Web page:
that the credentials of professional psychologists form one art of Canada would be recognized in other parts of Canada
A Mutual Recognition Agreement (signed June 2001) requires a person to obtain five core competencies in
order to become a registered psychologists
Interpersonal relationships
Assessment and evaluation (including diagnosis)
Intervention and consultation
Research
Ethics and standards
Training for a Ph.D in clinical psychology emphasises laboratory work, research design, statistics and the
study of human and animal behaviour and are requires to write a dissertation on a specialized topic
Candidates learn techniques of assessment and diagnosis of mental disorders. They also learn how to
practice psychotherapy (a verbal means of helping troubled individuals change their thought, feelings and behaviour to
reduce distress and to achieve greater life satisfaction)
Psy.D (doctor of psychology) curriculum similar to Ph.D students, with less emphasis on research and more
on clinical training
The Ph.D approach is based on scientist-practitioner model, while the Psy.D approach is based on
a scholar-practitioner model
Scholar-practitioner: flexible, socially responsive, thinking practitioner who derives their skills from core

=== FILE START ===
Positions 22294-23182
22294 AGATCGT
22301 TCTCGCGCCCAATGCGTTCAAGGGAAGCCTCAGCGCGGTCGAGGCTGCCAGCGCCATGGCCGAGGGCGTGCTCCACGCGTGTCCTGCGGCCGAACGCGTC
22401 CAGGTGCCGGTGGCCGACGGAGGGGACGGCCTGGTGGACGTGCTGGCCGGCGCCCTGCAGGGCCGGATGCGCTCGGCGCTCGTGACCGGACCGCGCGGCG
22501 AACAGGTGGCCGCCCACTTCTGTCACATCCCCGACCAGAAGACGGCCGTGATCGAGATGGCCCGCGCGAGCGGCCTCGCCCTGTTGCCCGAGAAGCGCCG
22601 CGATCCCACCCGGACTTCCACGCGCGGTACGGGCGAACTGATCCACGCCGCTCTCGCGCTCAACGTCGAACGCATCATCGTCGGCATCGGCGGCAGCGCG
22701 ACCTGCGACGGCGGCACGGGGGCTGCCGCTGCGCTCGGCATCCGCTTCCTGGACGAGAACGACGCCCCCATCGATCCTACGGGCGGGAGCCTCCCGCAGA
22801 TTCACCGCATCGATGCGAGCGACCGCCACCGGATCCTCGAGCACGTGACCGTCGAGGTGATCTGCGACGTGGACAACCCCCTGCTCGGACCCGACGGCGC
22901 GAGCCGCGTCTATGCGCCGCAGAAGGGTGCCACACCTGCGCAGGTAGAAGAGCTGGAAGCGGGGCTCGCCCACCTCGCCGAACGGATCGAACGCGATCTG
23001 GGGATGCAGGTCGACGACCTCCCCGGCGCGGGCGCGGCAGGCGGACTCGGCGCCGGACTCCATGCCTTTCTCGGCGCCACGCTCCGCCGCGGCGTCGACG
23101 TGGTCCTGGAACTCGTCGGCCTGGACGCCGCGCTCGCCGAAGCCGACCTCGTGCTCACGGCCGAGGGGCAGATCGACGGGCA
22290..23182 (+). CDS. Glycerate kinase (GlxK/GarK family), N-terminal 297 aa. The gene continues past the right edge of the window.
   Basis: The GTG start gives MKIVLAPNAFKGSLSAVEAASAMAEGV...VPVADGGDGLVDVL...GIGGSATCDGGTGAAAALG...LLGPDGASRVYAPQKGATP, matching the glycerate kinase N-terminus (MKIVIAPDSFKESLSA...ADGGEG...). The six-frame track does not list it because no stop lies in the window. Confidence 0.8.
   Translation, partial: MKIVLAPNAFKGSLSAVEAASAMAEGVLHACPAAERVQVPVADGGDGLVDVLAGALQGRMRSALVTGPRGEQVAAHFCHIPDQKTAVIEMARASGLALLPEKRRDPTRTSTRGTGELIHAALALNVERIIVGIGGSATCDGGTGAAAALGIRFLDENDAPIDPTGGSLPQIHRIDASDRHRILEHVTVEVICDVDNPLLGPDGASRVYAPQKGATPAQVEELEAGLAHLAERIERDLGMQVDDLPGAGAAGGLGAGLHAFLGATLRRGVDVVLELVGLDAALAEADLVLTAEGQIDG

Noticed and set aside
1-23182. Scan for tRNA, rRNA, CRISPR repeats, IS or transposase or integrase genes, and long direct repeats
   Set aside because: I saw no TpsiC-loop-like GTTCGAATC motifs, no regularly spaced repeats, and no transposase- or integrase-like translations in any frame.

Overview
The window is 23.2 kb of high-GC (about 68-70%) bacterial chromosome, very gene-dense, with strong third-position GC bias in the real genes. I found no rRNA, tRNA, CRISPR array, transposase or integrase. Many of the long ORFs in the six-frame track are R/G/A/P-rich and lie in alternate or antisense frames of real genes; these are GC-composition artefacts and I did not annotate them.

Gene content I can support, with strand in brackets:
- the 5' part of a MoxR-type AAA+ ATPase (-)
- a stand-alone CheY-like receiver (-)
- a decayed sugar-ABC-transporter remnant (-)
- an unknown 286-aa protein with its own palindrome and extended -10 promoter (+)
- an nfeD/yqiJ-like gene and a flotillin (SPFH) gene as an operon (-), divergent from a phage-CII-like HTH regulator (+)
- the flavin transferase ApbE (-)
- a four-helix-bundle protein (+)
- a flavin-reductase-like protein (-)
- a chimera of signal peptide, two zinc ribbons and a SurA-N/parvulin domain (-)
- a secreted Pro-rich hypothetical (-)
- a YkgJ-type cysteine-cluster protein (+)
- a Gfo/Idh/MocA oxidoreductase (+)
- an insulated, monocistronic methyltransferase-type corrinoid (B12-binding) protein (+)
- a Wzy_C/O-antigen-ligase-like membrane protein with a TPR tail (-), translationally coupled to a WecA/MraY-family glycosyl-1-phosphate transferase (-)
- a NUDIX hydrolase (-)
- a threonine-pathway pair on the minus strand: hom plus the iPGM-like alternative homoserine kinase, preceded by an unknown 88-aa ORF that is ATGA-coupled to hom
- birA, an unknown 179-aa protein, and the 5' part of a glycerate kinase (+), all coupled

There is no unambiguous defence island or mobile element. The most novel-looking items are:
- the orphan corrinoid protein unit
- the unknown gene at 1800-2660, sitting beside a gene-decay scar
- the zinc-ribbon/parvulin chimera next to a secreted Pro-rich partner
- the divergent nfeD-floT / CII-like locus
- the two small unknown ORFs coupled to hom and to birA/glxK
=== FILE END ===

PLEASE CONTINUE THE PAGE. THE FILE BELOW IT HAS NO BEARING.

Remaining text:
knowledge in scientific psychology. This trained professional is capable of performing in a number of roles and would not
be trained simple to be a technician in specific areas
A psychoanalyst has received specialized training at a psychoanalytic institute
Program involves several years of clinical training and the in-depth psychoanalysis of the trainee
Can take up to 10 years of graduate work to become a psychoanalyst, there are fewer in modern
times
In the beginning (what to do with abnormality)
Early demonology
Demonology
It was all thought to be from the gods above
Cure abnormality by drilling a hole in the head
Demonology: the doctrine that an evil being, such as a devil, may dwell within a person
and control their mind and body
Exorcism
Exorcism: the casting out of evil spirits by ritualistic chanting or torture
find more resources at oneclass.com
find more resources at oneclass.com
You're Reading a Preview

Unlock to view full version